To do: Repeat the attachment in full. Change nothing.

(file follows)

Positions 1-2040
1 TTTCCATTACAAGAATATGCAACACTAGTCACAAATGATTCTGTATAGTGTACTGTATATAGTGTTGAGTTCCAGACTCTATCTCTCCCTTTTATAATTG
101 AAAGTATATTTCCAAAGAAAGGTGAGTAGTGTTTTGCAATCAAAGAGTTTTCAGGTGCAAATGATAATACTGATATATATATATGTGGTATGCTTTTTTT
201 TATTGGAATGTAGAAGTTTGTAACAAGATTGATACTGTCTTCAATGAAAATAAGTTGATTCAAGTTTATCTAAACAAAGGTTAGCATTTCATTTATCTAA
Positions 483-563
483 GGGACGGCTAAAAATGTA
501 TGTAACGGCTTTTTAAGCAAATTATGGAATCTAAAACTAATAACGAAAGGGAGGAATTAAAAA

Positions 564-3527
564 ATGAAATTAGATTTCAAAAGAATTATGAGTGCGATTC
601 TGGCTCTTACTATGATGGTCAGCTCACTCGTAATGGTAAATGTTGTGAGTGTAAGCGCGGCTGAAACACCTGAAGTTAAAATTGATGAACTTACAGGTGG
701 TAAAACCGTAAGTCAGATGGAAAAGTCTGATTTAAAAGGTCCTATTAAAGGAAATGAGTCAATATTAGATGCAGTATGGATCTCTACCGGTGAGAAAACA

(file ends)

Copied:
Positions 1-2040
1 TTTCCATTACAAGAATATGCAACACTAGTCACAAATGATTCTGTATAGTGTACTGTATATAGTGTTGAGTTCCAGACTCTATCTCTCCCTTTTATAATTG
101 AAAGTATATTTCCAAAGAAAGGTGAGTAGTGTTTTGCAATCAAAGAGTTTTCAGGTGCAAATGATAATACTGATATATATATATGTGGTATGCTTTTTTT
201 TATTGGAATGTAGAAGTTTGTAACAAGATTGATACTGTCTTCAATGAAAATAAGTTGATTCAAGTTTATCTAAACAAAGGTTAGCATTTCATTTATCTAA
Positions 483-563
483 GGGACGGCTAAAAATGTA
501 TGTAACGGCTTTTTAAGCAAATTATGGAATCTAAAACTAATAACGAAAGGGAGGAATTAAAAA

Positions 564-3527
564 ATGAAATTAGATTTCAAAAGAATTATGAGTGCGATTC
601 TGGCTCTTACTATGATGGTCAGCTCACTCGTAATGGTAAATGTTGTGAGTGTAAGCGCGGCTGAAACACCTGAAGTTAAAATTGATGAACTTACAGGTGG
701 TAAAACCGTAAGTCAGATGGAAAAGTCTGATTTAAAAGGTCCTATTAAAGGAAATGAGTCAATATTAGATGCAGTATGGATCTCTACCGGTGAGAAAACA